KM practices

KM practices.

Which KM practices are the most important in your opinion?

I've been giving this some thought and have this short list:

Facilitate conversations – this is where
connections are made, trust is built, new knowledge emerges. Fostering
deep dialog, creating a meeting space to surface issues, heighten
awareness, exchange ideas, increase understanding and deepen learning
is a critical first step. This can develop into a community of
practice, an informal center of excellence, a Q&A forum or a below
the radar think-tank.

Enable connections – publish contact
lists, attribute content,
include informal channels such as IM, cell phone, Skype and e-mail
addresses.  Find ways to make people aware of the skills, interests,
experiences and networks of others.  Being aware of the competencies
and backgrounds of possible team / group members is a critical part of
making KM happen.

Support knowledge sharing – get leaders to
walk the talk, seed
forums with 5-7 active contributers, encourage self-publishing via
blogs & wikis. This is not about providing incentives, but about
tapping the intrinsic interests, learning desires and identity
building  aspirations of staff.

Provide mentors – to help with technology,
make social
introductions, encourage content development and assist with
establishing conversations & connections. There is nothing more
powerful than having a trusted confidant who can show you the ropes,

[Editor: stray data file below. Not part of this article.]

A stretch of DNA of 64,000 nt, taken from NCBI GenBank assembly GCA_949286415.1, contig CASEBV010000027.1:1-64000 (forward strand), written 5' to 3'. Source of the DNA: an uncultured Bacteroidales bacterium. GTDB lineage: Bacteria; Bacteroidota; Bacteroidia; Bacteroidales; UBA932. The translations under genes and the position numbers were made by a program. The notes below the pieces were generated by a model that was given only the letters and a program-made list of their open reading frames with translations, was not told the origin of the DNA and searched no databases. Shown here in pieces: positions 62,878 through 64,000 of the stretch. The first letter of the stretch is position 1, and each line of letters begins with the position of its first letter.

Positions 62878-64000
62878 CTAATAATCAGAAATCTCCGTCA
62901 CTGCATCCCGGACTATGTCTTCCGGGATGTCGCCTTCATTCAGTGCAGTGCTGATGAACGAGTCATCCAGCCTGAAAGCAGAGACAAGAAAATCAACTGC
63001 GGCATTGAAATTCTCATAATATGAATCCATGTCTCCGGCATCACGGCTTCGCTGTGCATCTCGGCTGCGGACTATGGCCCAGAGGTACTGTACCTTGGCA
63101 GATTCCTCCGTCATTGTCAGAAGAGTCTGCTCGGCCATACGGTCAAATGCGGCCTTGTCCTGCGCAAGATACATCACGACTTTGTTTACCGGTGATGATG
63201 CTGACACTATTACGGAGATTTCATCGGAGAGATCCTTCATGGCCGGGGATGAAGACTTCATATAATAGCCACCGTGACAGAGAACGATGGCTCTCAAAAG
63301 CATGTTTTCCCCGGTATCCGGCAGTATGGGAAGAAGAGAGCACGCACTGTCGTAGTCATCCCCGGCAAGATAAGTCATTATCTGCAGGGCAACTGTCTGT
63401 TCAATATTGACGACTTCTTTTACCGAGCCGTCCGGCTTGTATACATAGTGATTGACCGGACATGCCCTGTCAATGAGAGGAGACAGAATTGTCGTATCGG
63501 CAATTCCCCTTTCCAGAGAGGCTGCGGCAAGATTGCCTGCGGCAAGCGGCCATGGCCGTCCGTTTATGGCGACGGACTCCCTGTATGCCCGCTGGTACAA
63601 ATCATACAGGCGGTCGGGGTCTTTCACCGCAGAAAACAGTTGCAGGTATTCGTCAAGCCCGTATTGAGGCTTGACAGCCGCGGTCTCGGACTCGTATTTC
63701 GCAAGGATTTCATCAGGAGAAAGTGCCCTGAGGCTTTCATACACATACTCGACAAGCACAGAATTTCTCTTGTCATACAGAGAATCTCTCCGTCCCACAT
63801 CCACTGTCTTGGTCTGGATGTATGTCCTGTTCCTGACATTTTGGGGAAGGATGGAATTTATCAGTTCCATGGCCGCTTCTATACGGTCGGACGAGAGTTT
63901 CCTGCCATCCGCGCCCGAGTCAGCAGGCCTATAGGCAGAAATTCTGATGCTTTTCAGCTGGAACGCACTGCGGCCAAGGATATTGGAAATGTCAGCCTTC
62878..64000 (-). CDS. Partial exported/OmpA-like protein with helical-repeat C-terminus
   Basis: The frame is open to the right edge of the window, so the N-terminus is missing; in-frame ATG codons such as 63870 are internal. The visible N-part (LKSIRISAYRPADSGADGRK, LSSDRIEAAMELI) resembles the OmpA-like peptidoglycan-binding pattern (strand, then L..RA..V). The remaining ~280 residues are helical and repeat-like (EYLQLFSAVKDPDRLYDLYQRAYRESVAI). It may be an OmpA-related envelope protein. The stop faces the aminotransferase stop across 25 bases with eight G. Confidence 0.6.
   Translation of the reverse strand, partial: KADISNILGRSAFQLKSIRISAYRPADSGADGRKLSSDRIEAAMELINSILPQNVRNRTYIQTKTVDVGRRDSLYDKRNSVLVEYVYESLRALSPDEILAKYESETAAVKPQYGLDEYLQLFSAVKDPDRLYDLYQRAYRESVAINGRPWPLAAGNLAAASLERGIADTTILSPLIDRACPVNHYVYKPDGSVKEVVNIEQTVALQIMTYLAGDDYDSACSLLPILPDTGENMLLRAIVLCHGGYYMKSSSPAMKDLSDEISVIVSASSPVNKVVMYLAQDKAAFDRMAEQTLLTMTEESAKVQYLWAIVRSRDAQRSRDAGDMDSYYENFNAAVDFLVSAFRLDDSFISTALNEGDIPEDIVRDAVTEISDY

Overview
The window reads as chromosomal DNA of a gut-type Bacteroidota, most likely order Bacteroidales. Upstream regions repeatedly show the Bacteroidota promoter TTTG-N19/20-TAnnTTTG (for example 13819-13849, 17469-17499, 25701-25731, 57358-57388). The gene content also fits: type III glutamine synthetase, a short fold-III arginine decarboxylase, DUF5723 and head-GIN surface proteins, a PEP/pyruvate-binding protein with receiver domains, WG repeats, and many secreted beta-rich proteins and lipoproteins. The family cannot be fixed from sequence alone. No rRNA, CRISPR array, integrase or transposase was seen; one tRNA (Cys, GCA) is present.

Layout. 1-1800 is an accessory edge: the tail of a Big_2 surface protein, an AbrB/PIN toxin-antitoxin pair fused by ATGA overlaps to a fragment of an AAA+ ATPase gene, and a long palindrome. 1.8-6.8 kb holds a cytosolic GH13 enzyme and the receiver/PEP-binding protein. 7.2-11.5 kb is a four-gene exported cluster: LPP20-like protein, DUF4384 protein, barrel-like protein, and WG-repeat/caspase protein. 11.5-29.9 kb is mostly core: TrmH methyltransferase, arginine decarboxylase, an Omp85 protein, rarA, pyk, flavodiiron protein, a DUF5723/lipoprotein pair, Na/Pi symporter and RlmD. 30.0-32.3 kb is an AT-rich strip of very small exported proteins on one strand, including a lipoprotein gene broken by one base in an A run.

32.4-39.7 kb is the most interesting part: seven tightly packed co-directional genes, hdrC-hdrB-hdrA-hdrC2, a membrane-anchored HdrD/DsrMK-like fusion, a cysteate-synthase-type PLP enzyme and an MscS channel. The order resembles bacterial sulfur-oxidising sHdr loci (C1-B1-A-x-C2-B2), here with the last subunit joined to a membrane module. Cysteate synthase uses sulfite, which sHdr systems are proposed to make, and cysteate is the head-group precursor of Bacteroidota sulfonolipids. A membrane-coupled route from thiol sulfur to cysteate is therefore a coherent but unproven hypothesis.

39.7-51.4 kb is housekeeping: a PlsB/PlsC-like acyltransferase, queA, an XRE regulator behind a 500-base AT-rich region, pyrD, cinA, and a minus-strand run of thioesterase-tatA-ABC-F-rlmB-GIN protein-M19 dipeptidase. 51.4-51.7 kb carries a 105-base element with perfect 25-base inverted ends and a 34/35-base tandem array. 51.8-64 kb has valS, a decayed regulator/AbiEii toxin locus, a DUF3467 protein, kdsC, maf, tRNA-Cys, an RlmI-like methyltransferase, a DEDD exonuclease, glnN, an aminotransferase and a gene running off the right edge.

help you avoid cultural clashes, point you to accepted norms and steer
you to people that matter.

Clarify meaning – help groups surface
distinctions, maintain diversity and engage in creative abrasion, i.e.
create a Ba. Here we are talking about applying knowledge practices to
improve innovation, helping to build a common language, leveraging
group communication, building and testing advanced concepts.

If you wish to move to advanced KM practices, consider forming a
pattern community to capture experience, record repetitive associations
and surface pitfalls to avoid.

Please notice information related activities have been left out –
tagging, repositories, launching software, building search abilities,
content structuring…..

I'm wondering what your key Knowledge Management practices really are?  [Knowledge-at-work]

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